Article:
Callison-Burch says he tapped colleagues at other institutions who had used Mechanical Turk in order to draw up his research proposal. He asked for and received exempt approval after some e-mail exchanges with the IRB.

"They were just asking for more detail," he says. "I believe even one of the board members called me up to ask for a bit of clarification about what Mechanical Turk does."

Russell, who was studying willingness of subjects to disclose personal information online, also applied for exempt status from his IRB.

"It came back, 'Nice try,'" he said with a laugh. "The response was, 'Well, this sounds like people to us and we're not going to let that slide without further investigation.' For the most part, (the proposed study) went through once we conveyed clearly to their satisfaction that we were not holding personal information and we were not doing any manipulation (of subjects)."

Panos Ipeirotis, PhD, an associate professor at the Leonard N. Stern School of Business at New York University in New York City, has studied crowdsourcing and user-generated content on the Internet. In his blog, "A Computer Scientist in a Business School," ( he's looked at the phenomenon of Mechanical Turk and its various uses, including research.

Ipeirotis says the anonymity of the subjects is one great advantage of the system, from the perspective of IRB review.

But he says IRBs have asked questions about how the data is kept secure by Amazon, and about other issues related to the confidentiality and payment of subjects. (see accompanying story).

When to seek IRB review

Callison-Burch suspects that IRBs will begin receiving more proposals from researchers wishing to use it who previously had not dealt with human subjects.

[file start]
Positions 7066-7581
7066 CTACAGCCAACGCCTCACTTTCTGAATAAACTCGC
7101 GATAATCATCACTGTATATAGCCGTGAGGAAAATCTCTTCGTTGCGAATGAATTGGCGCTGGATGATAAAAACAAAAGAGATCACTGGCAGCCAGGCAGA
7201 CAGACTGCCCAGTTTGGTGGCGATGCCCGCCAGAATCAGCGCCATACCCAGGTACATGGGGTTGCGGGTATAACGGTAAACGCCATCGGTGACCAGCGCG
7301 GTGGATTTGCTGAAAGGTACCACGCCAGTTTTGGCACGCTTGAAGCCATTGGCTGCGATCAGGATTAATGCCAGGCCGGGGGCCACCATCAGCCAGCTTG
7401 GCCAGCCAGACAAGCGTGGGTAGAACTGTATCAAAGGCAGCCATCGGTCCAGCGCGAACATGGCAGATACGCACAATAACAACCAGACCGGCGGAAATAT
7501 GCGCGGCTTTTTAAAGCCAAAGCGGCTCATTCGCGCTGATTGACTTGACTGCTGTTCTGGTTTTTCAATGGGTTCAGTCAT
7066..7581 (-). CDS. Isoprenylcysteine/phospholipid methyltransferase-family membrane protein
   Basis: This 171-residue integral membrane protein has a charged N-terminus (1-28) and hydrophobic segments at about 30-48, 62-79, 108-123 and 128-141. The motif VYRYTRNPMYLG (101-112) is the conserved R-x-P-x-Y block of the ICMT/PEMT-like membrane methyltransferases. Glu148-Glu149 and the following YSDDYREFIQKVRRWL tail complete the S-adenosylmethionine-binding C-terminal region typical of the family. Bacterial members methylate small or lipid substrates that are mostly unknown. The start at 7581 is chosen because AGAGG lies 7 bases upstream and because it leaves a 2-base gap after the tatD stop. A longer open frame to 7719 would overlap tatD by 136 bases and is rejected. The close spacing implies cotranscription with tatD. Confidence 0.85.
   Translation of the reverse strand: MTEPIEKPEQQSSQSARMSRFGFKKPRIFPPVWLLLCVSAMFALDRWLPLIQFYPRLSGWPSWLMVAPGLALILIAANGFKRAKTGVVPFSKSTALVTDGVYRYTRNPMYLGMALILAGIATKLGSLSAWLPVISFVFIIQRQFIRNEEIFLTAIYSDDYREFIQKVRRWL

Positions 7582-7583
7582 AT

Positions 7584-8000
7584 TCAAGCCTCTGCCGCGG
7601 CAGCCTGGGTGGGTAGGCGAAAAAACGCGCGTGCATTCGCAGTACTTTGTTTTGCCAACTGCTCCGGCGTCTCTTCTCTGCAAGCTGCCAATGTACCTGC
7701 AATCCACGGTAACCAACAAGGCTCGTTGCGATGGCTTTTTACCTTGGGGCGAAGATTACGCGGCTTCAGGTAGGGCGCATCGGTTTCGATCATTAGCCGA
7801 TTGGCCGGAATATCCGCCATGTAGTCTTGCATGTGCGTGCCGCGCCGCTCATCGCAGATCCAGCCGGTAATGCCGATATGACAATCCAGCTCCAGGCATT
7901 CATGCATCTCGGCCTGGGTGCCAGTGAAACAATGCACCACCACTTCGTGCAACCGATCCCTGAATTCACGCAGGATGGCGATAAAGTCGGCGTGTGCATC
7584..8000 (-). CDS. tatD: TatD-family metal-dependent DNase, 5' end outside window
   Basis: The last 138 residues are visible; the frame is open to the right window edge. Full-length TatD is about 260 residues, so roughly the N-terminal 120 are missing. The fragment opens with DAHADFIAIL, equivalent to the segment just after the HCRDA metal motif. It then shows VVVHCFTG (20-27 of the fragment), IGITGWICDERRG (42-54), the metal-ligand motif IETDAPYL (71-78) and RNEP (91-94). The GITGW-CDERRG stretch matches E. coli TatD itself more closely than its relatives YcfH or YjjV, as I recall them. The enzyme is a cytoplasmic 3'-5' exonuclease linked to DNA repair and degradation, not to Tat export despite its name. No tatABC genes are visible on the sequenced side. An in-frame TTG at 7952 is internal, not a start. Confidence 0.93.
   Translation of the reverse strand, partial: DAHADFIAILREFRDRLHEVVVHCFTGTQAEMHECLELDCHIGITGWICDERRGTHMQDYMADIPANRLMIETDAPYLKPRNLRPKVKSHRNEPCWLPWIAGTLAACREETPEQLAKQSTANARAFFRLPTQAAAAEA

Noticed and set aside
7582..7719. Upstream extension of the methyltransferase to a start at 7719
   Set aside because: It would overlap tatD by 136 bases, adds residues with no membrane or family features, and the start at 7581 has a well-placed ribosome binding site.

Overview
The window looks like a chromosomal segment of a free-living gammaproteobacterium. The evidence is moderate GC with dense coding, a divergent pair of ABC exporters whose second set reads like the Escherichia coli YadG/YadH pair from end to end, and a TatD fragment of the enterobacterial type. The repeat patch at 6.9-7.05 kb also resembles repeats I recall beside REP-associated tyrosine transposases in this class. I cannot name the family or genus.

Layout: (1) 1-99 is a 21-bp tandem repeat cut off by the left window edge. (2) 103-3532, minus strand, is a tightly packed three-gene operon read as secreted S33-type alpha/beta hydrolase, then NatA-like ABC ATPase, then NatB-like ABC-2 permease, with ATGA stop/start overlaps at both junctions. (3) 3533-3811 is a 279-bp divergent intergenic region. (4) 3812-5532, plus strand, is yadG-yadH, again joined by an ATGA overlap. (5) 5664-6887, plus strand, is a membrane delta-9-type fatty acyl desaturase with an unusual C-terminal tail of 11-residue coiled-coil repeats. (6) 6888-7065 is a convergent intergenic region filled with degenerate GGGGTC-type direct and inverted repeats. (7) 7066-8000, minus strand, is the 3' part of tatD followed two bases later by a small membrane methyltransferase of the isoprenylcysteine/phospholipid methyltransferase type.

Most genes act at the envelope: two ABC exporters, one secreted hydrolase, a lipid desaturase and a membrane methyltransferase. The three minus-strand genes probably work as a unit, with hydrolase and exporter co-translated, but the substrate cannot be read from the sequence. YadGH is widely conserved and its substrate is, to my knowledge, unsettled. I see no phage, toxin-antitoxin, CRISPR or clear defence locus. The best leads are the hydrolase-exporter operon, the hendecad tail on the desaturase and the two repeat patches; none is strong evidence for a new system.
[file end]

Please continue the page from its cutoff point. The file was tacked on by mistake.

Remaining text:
"There are a lot of computer scientists in particular who definitely aren't used to dealing with human subjects," he says. "A large class of computer science research at the moment is data-driven machine learning and for many of our applications we just deal with existing or found data. But I think (Mechanical Turk) really transforms how I as a computer scientist who works with machine learning applications can do things."

One tricky area to navigate will be at what point a task ceases to be human subjects research and becomes something more like engaging outsourced staff.

Callison-Burch acknowledges that the line can be blurry. For his own linguistic work, some professors he consulted questioned whether he needed to apply to the IRB at all. "I did it just to be on the safe side," he says. "You can gather any type of information using Mechanical Turk. It may be that certain studies are much more squarely within the purview of the IRB than others."

Ipeirotis says the rules for research on Mechanical Turk aren't any more complicated than they are for research outside it.

"If you're asking things about codes or the state of the world, asking them to tell you whether something is blue or red, you're not asking them about personal opinions so in that case an IRB is not required," he says. "An IRB is required whenever you are asking people to do an experiment where the outcome depends upon their own personal state."

Russell says that in addition to the survey he conducted on Mechanical Turk, he also gathered responses using more traditional research methods.

One thing that makes Mechanical Turk so enticing to researchers — its protection of anonymity — makes it difficult to know who the Turkers really are. Ipeirotis has done some demographic research of Turkers, posting them on his blog. They tend to be younger, between the ages of 21 and 35. Most are from the United States or India.

Russell says that as we know more about Turkers and whether their responses are generalizable to the greater population, interest in this research method will continue to grow.

"If their reliability comes out to score well (compared to traditional research populations), then there's going to be a lot more people who will consider it legitimate research and a lot more pressure to use it, because it's cheaper and faster."